This Hol­ly­wood actress is one of the LGBTQ com­mu­nity’s most out­spo­ken al­lies – and with her lat­est movie, she means se­ri­ous busi­ness.

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“Out of any movie I’ve made, this is the one peo­ple need to talk about – they need to see it,” says Chloë Grace Moretz. “It will change you.” That might sound like your stan­dard PR-friendly sound bite that gets taught in les­son one at the Hol­ly­wood School of Me­dia Train­ing, but in this case we be­lieve it to be in­fin­itely more gen­uine than that. Why? Be­cause the film in ques­tion is The Mise­d­u­ca­tion of Cameron Post – an adap­ta­tion of Emily M. Dan­forth’s 2012 com­ing-of-age novel of the same name.

Chloë Grace Moretz – the young actress you’ve seen in Kick-Ass and its se­quel, the Car­rie re­make, and Neigh­bors 2: Soror­ity Ris­ing, among other big bud­get flicks – takes on the ti­tle role here; a queer teen caught hav­ing sex with her girl­friend at her school prom by the boyfriend she at­tended it with, only to then be carted off to God’s Prom­ise, a con­ver­sion therapy camp in Mon­tana. When it first pre­miered at the Sun­dance Film Fes­ti­val ear­lier this year, it was met with crit­i­cal praise. So much so that it walked off with the Grand Jury Prize for US Drama – widely re­garded as the fes­ti­val’s high­est hon­our.

“I had ba­si­cally taken a lit­tle bit of a break from act­ing for a sec­ond to fig­ure out where I wanted to be in my ca­reer, the con­tent I wanted to put out, and what was so im­por­tant to me,” Chloë tells us when we ask at what point when read­ing the script did she know that she needed to be a part of this project. “The first movie that re­ally ticked all the boxes for me and lit a fire un­der me was Cameron Post. It was re­ally that that made me want to jump into this project and be a part of it – and it was for a mul­ti­tude of rea­sons.” The main one, she says, was be­cause she was com­pletely un­aware of how much an is­sue con­ver­sion therapy was – and con­tin­ues to be – in Amer­ica.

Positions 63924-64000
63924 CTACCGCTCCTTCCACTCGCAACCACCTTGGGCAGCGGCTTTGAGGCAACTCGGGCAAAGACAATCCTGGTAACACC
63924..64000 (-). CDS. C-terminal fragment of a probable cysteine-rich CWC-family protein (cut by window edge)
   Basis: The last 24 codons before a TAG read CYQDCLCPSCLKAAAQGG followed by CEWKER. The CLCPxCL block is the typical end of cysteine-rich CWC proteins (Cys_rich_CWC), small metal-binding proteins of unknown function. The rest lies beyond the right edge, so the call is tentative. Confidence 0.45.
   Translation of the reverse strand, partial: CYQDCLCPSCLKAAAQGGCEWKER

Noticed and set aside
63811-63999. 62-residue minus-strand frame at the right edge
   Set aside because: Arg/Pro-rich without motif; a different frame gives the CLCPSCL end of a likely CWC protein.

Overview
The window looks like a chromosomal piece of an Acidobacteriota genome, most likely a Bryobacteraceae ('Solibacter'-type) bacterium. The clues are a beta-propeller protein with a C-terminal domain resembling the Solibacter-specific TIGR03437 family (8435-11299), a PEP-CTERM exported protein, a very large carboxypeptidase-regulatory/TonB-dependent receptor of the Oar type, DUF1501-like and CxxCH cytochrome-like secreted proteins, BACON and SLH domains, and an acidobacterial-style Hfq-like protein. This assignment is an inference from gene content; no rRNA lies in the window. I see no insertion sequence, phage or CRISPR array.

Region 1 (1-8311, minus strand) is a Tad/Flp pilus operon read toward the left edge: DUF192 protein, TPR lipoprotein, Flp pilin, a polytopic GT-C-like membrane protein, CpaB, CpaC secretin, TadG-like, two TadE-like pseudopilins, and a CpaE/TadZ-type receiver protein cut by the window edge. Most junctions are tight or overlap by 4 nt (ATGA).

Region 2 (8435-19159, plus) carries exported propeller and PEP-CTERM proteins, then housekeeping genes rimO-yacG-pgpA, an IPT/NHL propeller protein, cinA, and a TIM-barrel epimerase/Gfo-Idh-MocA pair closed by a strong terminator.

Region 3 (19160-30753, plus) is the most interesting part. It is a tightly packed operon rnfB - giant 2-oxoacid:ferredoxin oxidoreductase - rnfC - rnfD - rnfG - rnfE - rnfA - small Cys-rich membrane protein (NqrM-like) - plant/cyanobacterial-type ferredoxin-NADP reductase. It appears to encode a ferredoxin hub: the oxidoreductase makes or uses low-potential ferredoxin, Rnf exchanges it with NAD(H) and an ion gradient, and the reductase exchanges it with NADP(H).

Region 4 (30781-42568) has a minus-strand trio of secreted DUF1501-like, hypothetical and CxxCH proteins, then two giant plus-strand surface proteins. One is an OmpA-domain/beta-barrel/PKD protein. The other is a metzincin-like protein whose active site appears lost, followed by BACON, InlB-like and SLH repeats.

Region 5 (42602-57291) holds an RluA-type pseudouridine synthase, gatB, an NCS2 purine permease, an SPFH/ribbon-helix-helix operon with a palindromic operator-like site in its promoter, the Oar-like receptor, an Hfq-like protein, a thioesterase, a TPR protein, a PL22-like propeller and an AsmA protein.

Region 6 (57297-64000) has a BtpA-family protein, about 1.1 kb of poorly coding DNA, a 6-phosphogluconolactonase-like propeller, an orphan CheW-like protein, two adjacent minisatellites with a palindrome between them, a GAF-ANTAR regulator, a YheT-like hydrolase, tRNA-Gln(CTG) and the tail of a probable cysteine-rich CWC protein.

The sta­tis­tics are heart­break­ing: there are cur­rently 700,000 peo­ple in Amer­ica af­fected by con­ver­sion therapy, while it’s es­ti­mated a fur­ther 77,000 young peo­ple will be sub­jected to the un­eth­i­cal prac­tice in the next five years. There is ab­so­lutely no re­li­able ev­i­dence that this pseu­do­sci­en­tific method is ef­fec­tive. In fact, pretty much all re­spectable sci­en­tific and med­i­cal ex­perts con­sider at­tempt­ing to change some­one’s sex­u­al­ity from bi­sex­ual or ho­mo­sex­ual to het­ero­sex­ual through psy­cho­log­i­cal or spir­i­tual means to be se­ri­ously harm­ful. Yet con­ver­sion therapy has so far only been banned in 14 states in the US, and that is just when it comes to mi­nors. In the UK, the govern­ment is only just look­ing into ban­ning the prac­tice after years of cam­paign­ing by LGBTQ ac­tivists.

“It’s an is­sue that never went away,” Chloë says. “The movie is set in 1993, so in a way you could look at it and think it’s dif­fer­ent now, but ac­tu­ally it’s not. If any­thing, it’s louder, it’s more talked about, and it’s more eas­ily ac­ces­si­ble. There are web­sites now that will help you find any ther­a­pist in a 10-mile ra­dius of your home that you can take your kid to to­mor­row. So it’s be­come very read­ily avail­able and that re­ally shocked me.”

What is even more shock­ing, Chloë adds, is just how far con­ver­sion therapy has its grip. “It’s in ev­ery re­li­gion, it’s in ev­ery so­cio-eco­nomic space, it’s in ev­ery race, it’s an in­cred­i­bly wide­spread is­sue.” And this is where the power of art comes in. When Chloë says that this is the one movie of hers that she needs peo­ple to see, it’s be­cause it could help mo­bilise real so­cial change when it comes to the con­ver­sa­tion around con­ver­sion therapy. “Hope­fully, from peo­ple be­com­ing ed­u­cated it’ll help them to be­come ad­vo­cates to over­turn it and make it il­le­gal in their coun­try and their city.”

When Chloë says that, it’s not even di­rected at just the LGBTQ com­mu­nity, but peo­ple out­side of the rain­bow who could be com­pletely un­aware that these very real is­sues still per­sist in so­ci­ety. And The Mise­d­u­ca­tion of Cameron Post’s se­cret weapon? A great big emo­tional punch that would be dif­fi­cult for any­one to re­sist con­nect­ing with.